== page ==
During the early years of the18th century, as Cádiz grew wealthy on trade with the Americas and Indies, its was decided to replace the old cathedral (Iglesia Santa Cruz) with a new and more lavish building that reflected the citys riches during this golden age. The new cathedral was designed by Vicente Acero, construction began in 1722 funded by the wealthy shipping magnates of the city.
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You might be forgiven for thinking that the cathedral has an “Italian” look and feel as the building combines Spanish architectural tradition with Italian Baroque forms. The plans of Gothic origins also coincided with the works of Italian architects at the time. However, the original plans did go through many changes and directions right up to when the ground was consecrated in 1838
The temple is in the shape of a Latin cross and has three naves, an apse and side chapels. The naves are separated by elliptical pillars with fluted Corinthian columns at the ends. The main façade, framed by two large towers that increase its width, is divided into three sections. The central area houses the main entrance made of stunning white marble.
The octagonal towers are made up of three sections: the first in the Baroque style and the other two in the Neoclassical style. The dome, located on the cross, stands out for the yellow color of the glazed tiles, on whose base you will see the sculptures of the four evangelists.
Inside the Cathedral there are 16 chapels with the most interesting being:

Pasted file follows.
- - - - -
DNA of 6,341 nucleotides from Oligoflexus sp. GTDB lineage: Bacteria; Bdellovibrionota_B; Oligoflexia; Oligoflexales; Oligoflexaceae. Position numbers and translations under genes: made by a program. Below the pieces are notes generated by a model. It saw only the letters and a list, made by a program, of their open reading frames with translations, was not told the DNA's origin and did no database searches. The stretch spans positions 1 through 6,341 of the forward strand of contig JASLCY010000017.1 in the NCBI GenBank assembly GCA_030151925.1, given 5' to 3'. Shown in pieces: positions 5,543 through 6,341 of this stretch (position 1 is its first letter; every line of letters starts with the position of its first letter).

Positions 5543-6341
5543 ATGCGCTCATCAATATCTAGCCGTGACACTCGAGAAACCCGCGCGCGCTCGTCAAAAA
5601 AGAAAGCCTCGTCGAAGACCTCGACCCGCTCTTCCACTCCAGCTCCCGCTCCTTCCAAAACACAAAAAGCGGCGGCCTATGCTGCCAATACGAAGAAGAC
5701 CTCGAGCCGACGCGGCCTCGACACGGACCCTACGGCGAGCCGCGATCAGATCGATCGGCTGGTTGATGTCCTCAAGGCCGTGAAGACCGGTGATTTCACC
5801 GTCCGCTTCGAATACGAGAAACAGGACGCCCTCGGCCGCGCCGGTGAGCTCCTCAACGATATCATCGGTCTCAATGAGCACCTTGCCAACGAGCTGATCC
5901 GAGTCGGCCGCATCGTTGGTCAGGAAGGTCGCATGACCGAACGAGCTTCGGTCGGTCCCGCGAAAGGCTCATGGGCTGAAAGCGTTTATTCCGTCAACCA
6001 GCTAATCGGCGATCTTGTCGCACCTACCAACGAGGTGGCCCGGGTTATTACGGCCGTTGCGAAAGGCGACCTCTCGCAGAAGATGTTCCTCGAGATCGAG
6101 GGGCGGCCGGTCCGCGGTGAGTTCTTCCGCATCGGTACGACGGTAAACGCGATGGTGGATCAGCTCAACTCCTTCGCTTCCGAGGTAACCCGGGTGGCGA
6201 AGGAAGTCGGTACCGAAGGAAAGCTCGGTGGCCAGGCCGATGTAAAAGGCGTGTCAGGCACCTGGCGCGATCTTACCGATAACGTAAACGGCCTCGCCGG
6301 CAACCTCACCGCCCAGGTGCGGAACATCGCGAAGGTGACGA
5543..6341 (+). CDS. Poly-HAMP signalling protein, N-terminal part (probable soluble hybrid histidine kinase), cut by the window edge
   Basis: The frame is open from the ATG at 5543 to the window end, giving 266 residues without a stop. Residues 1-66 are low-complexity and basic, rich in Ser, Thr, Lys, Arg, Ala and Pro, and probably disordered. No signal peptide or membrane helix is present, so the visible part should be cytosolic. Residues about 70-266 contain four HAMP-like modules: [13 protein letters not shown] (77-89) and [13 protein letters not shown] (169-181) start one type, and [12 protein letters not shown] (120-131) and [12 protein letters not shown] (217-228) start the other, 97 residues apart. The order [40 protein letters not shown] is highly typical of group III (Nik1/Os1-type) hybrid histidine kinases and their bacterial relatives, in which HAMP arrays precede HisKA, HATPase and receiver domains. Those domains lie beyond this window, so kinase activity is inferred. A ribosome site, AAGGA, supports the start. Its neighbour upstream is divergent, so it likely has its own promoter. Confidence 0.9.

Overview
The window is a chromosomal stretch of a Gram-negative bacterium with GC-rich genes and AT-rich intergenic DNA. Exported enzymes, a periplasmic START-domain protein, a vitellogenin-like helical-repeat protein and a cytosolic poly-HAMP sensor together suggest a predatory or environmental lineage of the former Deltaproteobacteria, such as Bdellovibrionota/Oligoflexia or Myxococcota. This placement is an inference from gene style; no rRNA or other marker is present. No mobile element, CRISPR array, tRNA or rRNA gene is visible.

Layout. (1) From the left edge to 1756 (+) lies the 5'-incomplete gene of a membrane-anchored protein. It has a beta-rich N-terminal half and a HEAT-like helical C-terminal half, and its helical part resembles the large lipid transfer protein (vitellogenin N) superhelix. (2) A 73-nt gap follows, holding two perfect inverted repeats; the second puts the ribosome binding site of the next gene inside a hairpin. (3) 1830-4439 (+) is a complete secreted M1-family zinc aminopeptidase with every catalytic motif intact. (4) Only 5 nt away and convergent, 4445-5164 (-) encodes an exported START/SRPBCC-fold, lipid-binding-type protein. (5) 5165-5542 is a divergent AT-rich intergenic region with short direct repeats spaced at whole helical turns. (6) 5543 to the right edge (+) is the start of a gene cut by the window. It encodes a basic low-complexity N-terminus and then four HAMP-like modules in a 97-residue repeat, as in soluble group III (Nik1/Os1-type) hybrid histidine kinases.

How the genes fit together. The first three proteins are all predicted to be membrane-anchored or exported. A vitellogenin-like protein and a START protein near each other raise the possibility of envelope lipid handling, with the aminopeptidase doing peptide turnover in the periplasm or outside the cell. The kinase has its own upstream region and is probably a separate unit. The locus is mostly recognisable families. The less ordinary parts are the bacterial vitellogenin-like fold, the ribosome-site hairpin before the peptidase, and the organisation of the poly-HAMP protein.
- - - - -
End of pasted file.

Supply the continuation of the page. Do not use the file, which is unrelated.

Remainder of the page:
- The chapel San Sebastián stands out as it holds a work by the Genoese artist Andrea Ansaldi painted in 1621.
- The chapels of San Servando and San Germán preserve representative baroque sculptures of the owners. made in 1687 they are the work of Luisa Roldán (known as la Roldana).
- The chapel of Santa Teresa holds the tabernacle of the Corpus Christi procession. This was made of silver between 1649 and 1664 by Alejando Saavedra.
- The main chapel has a circular neoclassical temple made of colored marble and gilt bronze, Built in 1790 by Manuel Machuca.
The crypt, designed by Vicente Acero was completed in 1726. It is organized around a circular space covered by a flat vault, from which various rooms open. Here we find a rectangular space with niches for burials in which, on the head wall, there is a marble Genoese altar from the 17th century with the image of the Virgin of the Rosary. In addition to the bishops of the diocese, Manuel de Falla and José Maria Pemán, illustrious figures from Cádiz, are also buried in the crypt.
- Monday to Saturday from 10:00 a.m. to 8:00 p.m. Last visit at 7:15 p.m.
- Sundays: Cathedral from 1:30 p.m. to 8:00 p.m. and Clock Tower from 12:00 p.m. to 2:30 p.m. and from 3:30 p.m. to 8:00 p.m.
- Mass: Sundays and holidays at 12:00 p.m.
- General: €7 – Pensioners €6, Students (under 25 years) and groups (more than 20 pax) €5 – Children (under 12 years) free. (The entrance ticket also includes a visit to the Clock Tower).
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